10 SES 05.5 PS, General Poster Session - NW 10
General Poster Session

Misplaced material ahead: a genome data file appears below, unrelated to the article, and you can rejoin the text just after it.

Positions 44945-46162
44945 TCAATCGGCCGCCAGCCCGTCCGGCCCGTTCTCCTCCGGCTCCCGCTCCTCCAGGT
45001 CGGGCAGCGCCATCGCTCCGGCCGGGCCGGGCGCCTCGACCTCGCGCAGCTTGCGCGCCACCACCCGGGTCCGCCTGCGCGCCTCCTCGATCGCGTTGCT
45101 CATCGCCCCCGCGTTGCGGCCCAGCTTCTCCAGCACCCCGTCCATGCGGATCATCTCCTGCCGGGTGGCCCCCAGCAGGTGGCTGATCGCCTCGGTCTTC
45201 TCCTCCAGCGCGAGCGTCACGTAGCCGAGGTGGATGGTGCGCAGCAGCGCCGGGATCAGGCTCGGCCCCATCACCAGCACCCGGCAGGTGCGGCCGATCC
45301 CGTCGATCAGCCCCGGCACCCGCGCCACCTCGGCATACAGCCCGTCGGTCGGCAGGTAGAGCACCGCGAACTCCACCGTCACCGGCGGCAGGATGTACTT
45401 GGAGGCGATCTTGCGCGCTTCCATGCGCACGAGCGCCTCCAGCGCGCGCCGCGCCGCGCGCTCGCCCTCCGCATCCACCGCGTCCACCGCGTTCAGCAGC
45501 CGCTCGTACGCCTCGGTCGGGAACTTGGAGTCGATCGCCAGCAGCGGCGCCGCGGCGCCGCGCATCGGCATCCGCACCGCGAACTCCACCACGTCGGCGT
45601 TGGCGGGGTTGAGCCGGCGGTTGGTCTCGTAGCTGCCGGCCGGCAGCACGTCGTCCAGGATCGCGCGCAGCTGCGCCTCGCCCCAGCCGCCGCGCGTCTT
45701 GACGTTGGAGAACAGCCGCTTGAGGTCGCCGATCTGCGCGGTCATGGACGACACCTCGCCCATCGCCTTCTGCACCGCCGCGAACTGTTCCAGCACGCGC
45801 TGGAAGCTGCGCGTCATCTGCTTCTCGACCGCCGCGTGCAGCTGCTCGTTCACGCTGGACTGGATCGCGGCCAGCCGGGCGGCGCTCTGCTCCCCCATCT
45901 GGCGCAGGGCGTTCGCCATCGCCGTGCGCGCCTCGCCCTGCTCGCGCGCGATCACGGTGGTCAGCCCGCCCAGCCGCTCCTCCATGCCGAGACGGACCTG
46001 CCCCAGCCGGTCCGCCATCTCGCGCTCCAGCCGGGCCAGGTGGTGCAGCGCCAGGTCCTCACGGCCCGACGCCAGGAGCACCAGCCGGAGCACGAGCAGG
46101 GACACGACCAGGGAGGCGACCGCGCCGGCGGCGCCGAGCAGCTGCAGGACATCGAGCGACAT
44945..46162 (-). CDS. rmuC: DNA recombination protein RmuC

Job satisfaction is one of the most common research topics in organizational psychology. A substantial body of literature has established that self-efficacy is related to job satisfaction. However, the magnitude of correlation varied. Some studies found a small relation. For example, Ozgun (2005) used a Turkish sample of 144 early childhood education teachers with experience less than 5 years and found a small correlation of r = .14. Similarly, Somech and Drzch-Zahavy (2000) sampled 251 elementary school teachers in Israel with a mean age of 34, and found that the correlation was small at r = .16. However, some other studies have found a moderate correlation. For example, Høigaard et al. (2012) examined this relation with 191 novice teachers with mean year of experience of 3.3 years, and found that the correlation was moderate at r = .30. Further examples of moderate correlation were found in an Italian sample by Moè et al. (2010) at r = .33, and by Van Maele and Houtte (2012) in teachers from Belgium (r = .33). The other studies reported a large correlation. These include Caprara et al. (2003) in a sample of 726 junior high school teachers from Italy with r = .50; Richter et al. (2013) in a sample of beginning teachers from Germany (r = .50), and 268 elementary school teachers from Greece by Stephanou et al. (2013; r = .77).